authors predominantly focus on the tense backshifting rule, shifting of pronouns and
adverbials and “say” and “tell” as reporting verbs. Corpus results did not entirely contradict
the textbook presentation of reported speech. However, the results did reveal that there are
certain other reporting verbs which are frequently used, but still omitted in grammar
textbooks. The results also revealed that the transformational principle (tense backshifting) is
not always obeyed in the real language use.
As for direct reported speech, the research conducted by Barbieri (in Barbieri and
Eckhardt 2007) showed that there is an increase in usage of the “new” quotative verbs (be
like, go and be all) in spoken interaction. The usage of these verbs very much depends on
their discourse - pragmatic function, as well as on the age of the speaker. One of the
conclusions of this research was that the new quotative verbs and the direct reported speech
in general are largely neglected in EFL/ESL textbooks.
Based on this background, the research questions for the present study are the following:
1. What are the ways of presentation of indirect reported speech in EFL textbooks
(students' books) currently used in Croatian elementary and secondary schools?
2. What is the frequency of occurrence of the selected reporting verbs in two registers
(newspapers writing and TV-series script)?
3. What is the distribution of tense combinations in indirect reported speech across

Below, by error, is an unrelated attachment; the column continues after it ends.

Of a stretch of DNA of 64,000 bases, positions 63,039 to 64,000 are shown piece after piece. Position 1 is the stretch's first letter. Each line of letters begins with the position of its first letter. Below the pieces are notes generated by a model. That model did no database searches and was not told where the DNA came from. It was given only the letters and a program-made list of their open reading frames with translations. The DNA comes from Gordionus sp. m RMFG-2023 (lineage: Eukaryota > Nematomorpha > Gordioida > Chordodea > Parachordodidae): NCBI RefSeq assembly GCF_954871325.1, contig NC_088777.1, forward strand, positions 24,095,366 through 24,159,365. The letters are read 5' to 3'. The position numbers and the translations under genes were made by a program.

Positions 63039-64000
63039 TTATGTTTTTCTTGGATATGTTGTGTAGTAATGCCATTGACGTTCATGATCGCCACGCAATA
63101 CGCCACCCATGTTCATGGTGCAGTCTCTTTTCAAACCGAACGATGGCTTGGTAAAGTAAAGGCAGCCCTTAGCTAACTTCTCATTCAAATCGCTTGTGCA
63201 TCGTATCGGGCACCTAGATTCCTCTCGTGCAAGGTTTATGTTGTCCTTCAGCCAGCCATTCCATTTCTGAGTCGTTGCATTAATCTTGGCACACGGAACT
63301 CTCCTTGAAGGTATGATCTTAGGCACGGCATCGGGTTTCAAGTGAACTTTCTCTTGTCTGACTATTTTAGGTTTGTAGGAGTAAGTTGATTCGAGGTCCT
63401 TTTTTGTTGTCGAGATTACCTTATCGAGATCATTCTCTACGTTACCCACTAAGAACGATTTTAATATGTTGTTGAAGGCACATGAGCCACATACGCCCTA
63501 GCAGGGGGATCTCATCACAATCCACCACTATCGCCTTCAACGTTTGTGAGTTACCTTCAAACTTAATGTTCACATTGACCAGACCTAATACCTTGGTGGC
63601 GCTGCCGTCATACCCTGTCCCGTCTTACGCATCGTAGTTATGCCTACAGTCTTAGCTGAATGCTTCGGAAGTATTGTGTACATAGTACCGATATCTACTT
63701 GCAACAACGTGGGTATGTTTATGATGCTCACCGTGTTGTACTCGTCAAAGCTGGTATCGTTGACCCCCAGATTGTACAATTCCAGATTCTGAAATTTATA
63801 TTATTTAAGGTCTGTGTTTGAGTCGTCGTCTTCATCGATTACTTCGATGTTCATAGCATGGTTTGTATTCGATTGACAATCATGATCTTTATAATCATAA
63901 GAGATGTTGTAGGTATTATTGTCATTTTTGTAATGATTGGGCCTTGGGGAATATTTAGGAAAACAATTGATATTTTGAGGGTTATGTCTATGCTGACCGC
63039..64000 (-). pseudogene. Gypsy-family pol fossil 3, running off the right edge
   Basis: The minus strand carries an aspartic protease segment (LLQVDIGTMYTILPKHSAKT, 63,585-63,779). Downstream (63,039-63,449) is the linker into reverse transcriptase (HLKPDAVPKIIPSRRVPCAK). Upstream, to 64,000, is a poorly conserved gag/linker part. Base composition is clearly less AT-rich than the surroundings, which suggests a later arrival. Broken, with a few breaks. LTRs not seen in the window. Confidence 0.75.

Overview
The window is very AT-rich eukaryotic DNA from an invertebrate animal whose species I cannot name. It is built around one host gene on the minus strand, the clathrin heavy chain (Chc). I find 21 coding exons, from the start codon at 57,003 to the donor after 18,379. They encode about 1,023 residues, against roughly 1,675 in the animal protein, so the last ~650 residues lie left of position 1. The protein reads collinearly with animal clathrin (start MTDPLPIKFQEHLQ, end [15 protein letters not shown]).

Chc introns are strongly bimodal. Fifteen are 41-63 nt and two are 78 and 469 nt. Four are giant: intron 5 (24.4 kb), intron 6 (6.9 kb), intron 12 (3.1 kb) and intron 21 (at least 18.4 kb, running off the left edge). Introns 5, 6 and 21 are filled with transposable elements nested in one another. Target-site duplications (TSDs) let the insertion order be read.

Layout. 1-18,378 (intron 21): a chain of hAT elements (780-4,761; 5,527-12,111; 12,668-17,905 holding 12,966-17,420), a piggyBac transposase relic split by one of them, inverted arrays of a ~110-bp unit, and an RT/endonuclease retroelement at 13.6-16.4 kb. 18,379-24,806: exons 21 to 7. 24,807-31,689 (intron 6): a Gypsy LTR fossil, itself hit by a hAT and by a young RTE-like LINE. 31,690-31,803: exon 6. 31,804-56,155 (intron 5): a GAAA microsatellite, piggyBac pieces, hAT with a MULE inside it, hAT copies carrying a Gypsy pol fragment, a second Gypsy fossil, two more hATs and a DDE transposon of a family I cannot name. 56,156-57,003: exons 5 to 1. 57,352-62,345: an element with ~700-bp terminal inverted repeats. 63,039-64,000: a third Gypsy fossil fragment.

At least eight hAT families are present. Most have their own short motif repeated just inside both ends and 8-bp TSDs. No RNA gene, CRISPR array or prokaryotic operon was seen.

registers and for the most frequently occurring reporting verbs?
4. To what extent does the presentation of indirect reported speech in EFL textbooks
currently used in Croatian schools reflect real language usage as indicated by the
corpus-based analyses of two registers (newspapers writing and TV-series script)?
5. A survey of EFL textbooks
In the first part of this study, I focused on the four textbooks currently used by EFL
teachers in elementary and secondary schools in Croatia. The textbooks surveyed are as
follows: Way to go 5 - Students’ Book (Džeba and Mardešić 2007), New Headway - English
Course (Soars and Soars 2003), Matrix (Gude and Wildman 2007) and New Opportunities Education for life (Harris, Mower and Sikorzyńska 2006). Although this is clearly not an
exhaustive sample, it includes textbooks that are widely used and well-accepted by EFL
teachers in Croatia. I have purposefully avoided high advanced books, which focus on more
specialized topics and selected those textbooks which focus on general, everyday English.
The general information regarding the selected textbooks is presented in Table 1.
Table 1
Overview of EFL textbooks used in Croatian schools
Way to go 5 Students’ book
Školska knjiga,
Upper - Elementary
to Pre Intermediate
A2 (Waystage)
sports, holidays,
ecology, pets, jobs,
movies, family and
friends, ads, mysteries
CEF or Common European Framework of Reference for Languages is a Council of Europe document which
describes competences necessary for effective communication, the related knowledge and skills, as well as
situations and domains of communication. This document has been accepted as a reference for foreign language
teaching and evaluation across Europe. CEF, as a framework for modern EFL textbooks, emphasizes
communicative competence and communicative language teaching and, consequently, presentation of authentic